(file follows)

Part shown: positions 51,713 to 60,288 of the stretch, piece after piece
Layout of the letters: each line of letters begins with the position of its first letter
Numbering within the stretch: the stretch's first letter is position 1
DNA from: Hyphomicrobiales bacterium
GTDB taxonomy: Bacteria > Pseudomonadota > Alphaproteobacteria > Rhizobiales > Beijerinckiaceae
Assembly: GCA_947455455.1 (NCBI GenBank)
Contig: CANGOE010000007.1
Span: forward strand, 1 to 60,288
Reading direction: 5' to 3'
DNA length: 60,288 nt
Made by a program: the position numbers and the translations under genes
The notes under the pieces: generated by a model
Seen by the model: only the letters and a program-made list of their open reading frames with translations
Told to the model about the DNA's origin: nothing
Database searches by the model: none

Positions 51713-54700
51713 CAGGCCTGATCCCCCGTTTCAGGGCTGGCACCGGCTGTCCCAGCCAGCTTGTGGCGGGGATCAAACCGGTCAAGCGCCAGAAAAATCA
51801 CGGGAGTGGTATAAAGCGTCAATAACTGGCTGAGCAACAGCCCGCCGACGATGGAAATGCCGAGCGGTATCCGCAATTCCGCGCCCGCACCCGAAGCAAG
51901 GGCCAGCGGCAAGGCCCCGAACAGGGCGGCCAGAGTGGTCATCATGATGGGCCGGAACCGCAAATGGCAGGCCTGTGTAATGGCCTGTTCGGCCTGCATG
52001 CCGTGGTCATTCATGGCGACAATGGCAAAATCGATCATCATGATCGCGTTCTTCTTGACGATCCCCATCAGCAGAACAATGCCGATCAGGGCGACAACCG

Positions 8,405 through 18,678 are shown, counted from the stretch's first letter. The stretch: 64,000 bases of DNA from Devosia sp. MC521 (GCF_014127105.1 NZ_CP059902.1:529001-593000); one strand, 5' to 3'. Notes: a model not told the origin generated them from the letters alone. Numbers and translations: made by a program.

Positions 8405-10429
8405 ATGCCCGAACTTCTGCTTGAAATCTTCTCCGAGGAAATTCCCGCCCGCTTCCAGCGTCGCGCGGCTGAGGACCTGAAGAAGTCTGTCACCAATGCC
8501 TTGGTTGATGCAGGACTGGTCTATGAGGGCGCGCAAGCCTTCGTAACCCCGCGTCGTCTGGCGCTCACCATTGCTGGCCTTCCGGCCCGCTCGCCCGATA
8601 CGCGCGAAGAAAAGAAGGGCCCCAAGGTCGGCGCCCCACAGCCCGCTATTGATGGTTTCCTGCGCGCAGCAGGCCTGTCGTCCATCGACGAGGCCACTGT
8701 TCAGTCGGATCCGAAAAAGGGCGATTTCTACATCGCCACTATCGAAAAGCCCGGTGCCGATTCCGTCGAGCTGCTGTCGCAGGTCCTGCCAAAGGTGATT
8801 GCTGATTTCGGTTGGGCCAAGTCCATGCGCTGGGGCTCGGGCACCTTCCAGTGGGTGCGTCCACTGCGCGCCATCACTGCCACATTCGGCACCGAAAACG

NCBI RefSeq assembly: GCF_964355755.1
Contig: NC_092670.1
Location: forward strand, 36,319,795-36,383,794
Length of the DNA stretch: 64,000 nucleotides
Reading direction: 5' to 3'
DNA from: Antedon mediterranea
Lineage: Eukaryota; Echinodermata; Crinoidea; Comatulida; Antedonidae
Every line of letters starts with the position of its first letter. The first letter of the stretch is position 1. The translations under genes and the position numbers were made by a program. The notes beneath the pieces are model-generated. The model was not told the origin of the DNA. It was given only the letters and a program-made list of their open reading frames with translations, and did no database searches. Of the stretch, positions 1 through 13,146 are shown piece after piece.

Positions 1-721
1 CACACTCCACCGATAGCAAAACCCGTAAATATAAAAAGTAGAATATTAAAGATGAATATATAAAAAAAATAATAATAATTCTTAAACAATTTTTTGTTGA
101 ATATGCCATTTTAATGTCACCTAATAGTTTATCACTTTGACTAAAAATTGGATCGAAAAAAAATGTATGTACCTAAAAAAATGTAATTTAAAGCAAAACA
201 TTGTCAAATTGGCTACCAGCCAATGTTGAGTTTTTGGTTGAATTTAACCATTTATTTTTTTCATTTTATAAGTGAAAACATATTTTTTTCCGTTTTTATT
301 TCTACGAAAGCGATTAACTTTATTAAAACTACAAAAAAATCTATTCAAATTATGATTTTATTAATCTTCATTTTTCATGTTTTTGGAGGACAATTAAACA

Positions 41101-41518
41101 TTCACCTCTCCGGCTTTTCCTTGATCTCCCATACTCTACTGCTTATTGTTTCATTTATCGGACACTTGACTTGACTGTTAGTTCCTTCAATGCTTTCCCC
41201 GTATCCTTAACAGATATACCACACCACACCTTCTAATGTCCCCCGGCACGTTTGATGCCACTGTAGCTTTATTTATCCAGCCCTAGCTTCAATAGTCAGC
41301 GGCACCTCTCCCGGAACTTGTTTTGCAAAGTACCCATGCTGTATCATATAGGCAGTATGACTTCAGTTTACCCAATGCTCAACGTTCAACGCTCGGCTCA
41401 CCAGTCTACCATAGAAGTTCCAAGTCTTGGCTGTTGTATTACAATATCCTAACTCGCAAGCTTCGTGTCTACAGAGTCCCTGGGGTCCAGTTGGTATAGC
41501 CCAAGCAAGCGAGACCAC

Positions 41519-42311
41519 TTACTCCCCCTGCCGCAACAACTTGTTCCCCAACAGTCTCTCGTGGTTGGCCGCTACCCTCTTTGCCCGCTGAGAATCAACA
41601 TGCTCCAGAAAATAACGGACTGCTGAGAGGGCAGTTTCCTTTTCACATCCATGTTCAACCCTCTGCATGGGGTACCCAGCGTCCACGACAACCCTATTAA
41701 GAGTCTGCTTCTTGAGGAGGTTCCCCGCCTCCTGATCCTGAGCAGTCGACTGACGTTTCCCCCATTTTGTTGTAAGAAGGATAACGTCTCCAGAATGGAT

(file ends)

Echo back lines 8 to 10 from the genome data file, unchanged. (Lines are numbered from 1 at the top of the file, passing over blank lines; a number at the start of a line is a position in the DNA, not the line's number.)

Span: forward strand, 1 to 60,288
Reading direction: 5' to 3'
DNA length: 60,288 nt